In terms of specific development workshops for GAs, Alpert shared they dedicate a month at a time to one of their core values — Teamwork, Excellence, Adaptability, Mentoring, Communication and Respect, which lead to the acronym TEAMCR.

During one of the more recent workshops, Clouse said they took half a day to learn about what employers look for on resumes and cover letters. They did mock interviews, and they brought in an expert to talk about benefits and what a total compensation package looks like. Clouse said she was well prepared for her last interview because of the workshop.

The ultimate goal of student development at Ole Miss is to prepare students for the real world. Tulchinsky explained helping them see how their work connects to what lies outside of Campus Recreation is essential. But it isn’t just the student they are trying to educate either. “We need senior administrators on our campus to understand student employment is a high-impact practice,” he said. “Collegiate recreation needs to have instruments to measure the professional competencies and life-skills student employees develop in our programs, and better demonstrate the role we’re playing in the co-curricular student experience.”

However, experience at Ole Miss doesn’t stop with employment. It expands far beyond and includes many elements, from the substance misuse prevention program RebelADE and the Decision Making Model — students select either the climbing wall, yoga or a classroom setting, which will be paired with information on responsible decisions concerning substance use — to Unified Sports.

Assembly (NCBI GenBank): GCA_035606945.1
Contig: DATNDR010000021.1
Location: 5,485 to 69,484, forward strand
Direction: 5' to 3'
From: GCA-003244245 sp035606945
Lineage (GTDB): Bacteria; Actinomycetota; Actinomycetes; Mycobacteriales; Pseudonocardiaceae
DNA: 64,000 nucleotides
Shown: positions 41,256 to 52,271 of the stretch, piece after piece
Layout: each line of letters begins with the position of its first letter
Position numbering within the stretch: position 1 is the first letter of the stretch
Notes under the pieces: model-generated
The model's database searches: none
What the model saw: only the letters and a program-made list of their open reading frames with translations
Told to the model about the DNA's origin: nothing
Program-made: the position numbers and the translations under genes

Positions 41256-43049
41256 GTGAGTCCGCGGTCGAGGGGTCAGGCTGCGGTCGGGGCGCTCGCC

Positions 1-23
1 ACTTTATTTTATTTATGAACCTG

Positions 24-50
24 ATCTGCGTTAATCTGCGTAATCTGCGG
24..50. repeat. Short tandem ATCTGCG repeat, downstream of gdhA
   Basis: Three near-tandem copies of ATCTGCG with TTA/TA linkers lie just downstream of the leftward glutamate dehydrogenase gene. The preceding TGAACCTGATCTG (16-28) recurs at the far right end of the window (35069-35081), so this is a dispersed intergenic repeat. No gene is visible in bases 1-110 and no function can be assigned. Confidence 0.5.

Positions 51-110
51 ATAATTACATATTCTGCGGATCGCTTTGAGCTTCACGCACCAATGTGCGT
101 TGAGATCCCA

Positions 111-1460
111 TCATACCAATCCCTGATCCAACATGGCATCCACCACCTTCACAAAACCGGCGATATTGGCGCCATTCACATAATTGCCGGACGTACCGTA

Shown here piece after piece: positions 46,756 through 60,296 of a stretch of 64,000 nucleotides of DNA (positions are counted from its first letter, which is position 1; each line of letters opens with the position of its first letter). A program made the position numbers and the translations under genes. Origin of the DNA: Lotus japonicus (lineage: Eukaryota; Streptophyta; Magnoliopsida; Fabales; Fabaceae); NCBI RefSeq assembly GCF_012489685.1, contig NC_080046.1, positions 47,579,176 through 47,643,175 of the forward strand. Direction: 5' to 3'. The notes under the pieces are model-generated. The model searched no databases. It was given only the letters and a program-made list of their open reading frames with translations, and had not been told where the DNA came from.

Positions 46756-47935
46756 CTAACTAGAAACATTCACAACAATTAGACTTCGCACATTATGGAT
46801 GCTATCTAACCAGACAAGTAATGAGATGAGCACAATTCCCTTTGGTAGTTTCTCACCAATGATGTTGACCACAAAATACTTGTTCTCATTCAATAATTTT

University of Mississippi

Two basketball courts allow for students to play pickup games.

Gabby Sokol, the assistant director of intramural sports and sport clubs, said the Unified Sports program started at Ole Miss in 2014. It began with the Unified Egg Bowl Rivalry series and soon expanded, eventually becoming a sport club on campus, known as Special Olympics College: Unified Sports Club (SO College.) Campus Recreation facilitates all Unified Sports programs in partnership with SO College.

“Ole Miss offers this program to promote inclusion within sports,” said Sokol. “It has been an incredibly beneficial program for the university students, Special Olympic athletes and our program’s student staff members working the games.”

Programs include Intramural flag football, basketball leagues, Rivalry events and Special Olympics State Tournaments. From working in Unified Sports, Sokol has learned a lot. “One key takeaway is everyone has a place on a team, no matter how big or small,” she said.

Clouse shared she initially got involved as a participant in Unified Sports to support those running the program. Her mindset was, “This is something you all love; I’ll play.”

However, it quickly developed into much more. Since then, she’s participated in both basketball and flag football. “It just became something really fun and a new opportunity to meet people. I’ve been an athlete my whole life and I used to be extremely competitive,” shared Clouse. “It humbled me that it wasn’t always about winning.”

Support for the program is growing. Sokol said the campus community comes out to events to cheer, has featured SO College athletes during Ole Miss Football games and more. “This program promotes inclusivity on campus and gives those with and without intellectual disability the opportunity to participate in sport alongside one another,” she said.

And that is the theme that resonates, it seems, throughout Campus Recreation at Ole Miss. It’s the idea of coming together to build a better campus. As it enters a new future with the South Campus Recreation Center leading the way, student and professional staff are coming alongside one another to live out the motto of the department: Be Better.

It’s just two words, but they are powerful nonetheless. “If we’re all working to ‘Be Better’ in various aspects of our lives each day, hopefully we are setting an example of betterment for others to follow,” said Tulchinsky.

Heather Hartmann
Heather Hartmann is the editor for Campus Rec Magazine. She can be reached at heather@peakemedia.com.